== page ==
Adjuvants are immunological agents used to enhance antigen presentation to specific immune cells. They are usually added to vaccines to selectively alter the immune response to help facilitate the purpose of the vaccine, but adjuvant therapies can be administered on their own to complement other primary treatments such as post-cancer surgery. Standalone adjuvants used for initial therapies include Bacillus Calmette-Guerin (BCG) for treating bladder cancer as well as Granulocyte-macrophage colony-stimulating factor (GM-CSF) for managing prostate cancer. The FDA has approved the use of INFα-2b as adjuvant immunotherapy for melanoma patients with a high risk of recurrence.1 Improving traditional adjuvants will require developing stronger immunostimulatory molecules to improve the adjuvant vaccine system. Since they will be injected, novel adjuvants must have rapid and transient effects that can work synergistically with other adjuvants or vaccines without further disrupting the immune status of the host. For more information on immunotherapy please visit our expanded section here.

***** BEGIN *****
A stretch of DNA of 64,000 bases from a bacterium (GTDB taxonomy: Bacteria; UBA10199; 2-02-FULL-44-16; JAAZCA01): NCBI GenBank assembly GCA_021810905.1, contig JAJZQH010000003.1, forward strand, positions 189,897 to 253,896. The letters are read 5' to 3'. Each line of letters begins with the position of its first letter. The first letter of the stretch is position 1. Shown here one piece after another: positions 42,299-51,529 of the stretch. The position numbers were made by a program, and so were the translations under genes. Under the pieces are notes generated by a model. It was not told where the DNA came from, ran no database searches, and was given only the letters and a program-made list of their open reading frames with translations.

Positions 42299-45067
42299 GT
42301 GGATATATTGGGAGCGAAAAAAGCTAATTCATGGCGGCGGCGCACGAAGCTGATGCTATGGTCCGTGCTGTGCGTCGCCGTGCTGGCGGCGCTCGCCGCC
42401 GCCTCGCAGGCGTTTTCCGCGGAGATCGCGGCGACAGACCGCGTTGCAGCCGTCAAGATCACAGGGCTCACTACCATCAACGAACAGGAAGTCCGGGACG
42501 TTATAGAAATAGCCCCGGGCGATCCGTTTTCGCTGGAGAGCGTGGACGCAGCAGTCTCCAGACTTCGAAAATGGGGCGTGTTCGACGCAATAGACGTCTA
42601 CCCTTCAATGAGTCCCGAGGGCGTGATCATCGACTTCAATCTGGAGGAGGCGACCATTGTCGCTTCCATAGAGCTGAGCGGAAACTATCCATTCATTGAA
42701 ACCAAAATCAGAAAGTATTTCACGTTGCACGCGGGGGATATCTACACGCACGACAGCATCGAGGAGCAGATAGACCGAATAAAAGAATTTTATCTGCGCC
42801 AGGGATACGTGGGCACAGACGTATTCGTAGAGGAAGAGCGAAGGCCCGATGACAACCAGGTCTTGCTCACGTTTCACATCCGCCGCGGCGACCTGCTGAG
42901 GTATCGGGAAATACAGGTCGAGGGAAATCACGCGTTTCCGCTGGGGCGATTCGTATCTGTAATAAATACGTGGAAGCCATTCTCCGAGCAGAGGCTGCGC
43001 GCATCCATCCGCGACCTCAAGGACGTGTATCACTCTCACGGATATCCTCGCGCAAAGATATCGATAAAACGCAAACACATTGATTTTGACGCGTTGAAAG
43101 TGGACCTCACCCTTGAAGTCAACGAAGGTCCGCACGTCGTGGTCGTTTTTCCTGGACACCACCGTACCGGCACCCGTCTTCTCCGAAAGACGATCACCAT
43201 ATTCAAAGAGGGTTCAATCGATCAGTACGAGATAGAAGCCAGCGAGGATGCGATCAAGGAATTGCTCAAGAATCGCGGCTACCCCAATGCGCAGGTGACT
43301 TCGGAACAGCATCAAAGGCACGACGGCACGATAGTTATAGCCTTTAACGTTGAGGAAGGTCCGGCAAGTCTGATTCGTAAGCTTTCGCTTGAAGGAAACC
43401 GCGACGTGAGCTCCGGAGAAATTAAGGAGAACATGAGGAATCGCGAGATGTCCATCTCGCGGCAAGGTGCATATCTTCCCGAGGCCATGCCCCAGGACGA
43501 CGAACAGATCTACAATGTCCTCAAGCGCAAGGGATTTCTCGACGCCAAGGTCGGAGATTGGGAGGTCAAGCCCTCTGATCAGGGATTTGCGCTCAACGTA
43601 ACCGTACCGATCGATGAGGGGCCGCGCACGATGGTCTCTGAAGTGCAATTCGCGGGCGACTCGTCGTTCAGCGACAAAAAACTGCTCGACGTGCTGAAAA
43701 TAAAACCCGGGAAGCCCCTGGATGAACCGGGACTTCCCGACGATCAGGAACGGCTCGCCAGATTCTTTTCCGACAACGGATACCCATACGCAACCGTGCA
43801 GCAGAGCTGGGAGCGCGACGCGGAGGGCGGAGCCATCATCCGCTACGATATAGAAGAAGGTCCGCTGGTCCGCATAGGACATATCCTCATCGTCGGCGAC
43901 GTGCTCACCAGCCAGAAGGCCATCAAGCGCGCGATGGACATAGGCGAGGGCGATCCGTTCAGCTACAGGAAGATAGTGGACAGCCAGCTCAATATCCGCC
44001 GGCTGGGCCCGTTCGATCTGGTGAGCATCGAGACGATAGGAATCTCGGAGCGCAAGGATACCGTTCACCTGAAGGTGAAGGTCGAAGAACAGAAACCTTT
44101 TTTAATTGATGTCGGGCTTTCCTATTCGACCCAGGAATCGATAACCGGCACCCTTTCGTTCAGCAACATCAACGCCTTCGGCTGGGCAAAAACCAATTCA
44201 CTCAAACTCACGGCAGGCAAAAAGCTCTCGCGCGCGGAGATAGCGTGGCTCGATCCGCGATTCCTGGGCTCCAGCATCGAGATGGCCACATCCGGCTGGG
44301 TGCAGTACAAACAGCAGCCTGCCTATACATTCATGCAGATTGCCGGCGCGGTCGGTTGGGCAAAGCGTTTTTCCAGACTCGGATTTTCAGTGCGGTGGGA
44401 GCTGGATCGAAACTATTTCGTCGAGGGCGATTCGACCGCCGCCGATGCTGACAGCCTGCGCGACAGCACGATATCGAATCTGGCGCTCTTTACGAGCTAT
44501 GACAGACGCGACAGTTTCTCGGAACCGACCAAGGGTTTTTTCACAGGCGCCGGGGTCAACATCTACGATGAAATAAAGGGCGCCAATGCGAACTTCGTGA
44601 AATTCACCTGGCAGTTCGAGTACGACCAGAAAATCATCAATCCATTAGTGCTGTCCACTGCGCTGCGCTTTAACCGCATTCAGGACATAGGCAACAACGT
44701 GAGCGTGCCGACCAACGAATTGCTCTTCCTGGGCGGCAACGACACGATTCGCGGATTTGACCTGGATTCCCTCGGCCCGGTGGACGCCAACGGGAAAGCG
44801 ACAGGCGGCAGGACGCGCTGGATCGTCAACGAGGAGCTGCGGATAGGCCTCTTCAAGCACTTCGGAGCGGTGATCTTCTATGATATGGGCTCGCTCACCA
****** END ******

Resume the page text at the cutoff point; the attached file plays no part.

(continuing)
1. D. Davar et al, "Adjuvant Therapy for Melanoma," Cancer J 18(2): 192-202, 2012.
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